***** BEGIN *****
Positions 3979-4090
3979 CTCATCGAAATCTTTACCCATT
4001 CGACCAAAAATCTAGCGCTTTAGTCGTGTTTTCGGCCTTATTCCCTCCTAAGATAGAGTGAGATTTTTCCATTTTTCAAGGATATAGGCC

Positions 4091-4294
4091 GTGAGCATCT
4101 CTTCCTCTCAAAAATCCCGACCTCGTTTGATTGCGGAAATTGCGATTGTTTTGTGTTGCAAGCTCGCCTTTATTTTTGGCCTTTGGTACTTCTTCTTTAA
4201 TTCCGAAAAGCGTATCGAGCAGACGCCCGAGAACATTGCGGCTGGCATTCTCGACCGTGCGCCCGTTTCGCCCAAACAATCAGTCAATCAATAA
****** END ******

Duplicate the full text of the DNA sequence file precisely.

Positions 3979-4090
3979 CTCATCGAAATCTTTACCCATT
4001 CGACCAAAAATCTAGCGCTTTAGTCGTGTTTTCGGCCTTATTCCCTCCTAAGATAGAGTGAGATTTTTCCATTTTTCAAGGATATAGGCC

Positions 4091-4294
4091 GTGAGCATCT
4101 CTTCCTCTCAAAAATCCCGACCTCGTTTGATTGCGGAAATTGCGATTGTTTTGTGTTGCAAGCTCGCCTTTATTTTTGGCCTTTGGTACTTCTTCTTTAA
4201 TTCCGAAAAGCGTATCGAGCAGACGCCCGAGAACATTGCGGCTGGCATTCTCGACCGTGCGCCCGTTTCGCCCAAACAATCAGTCAATCAATAA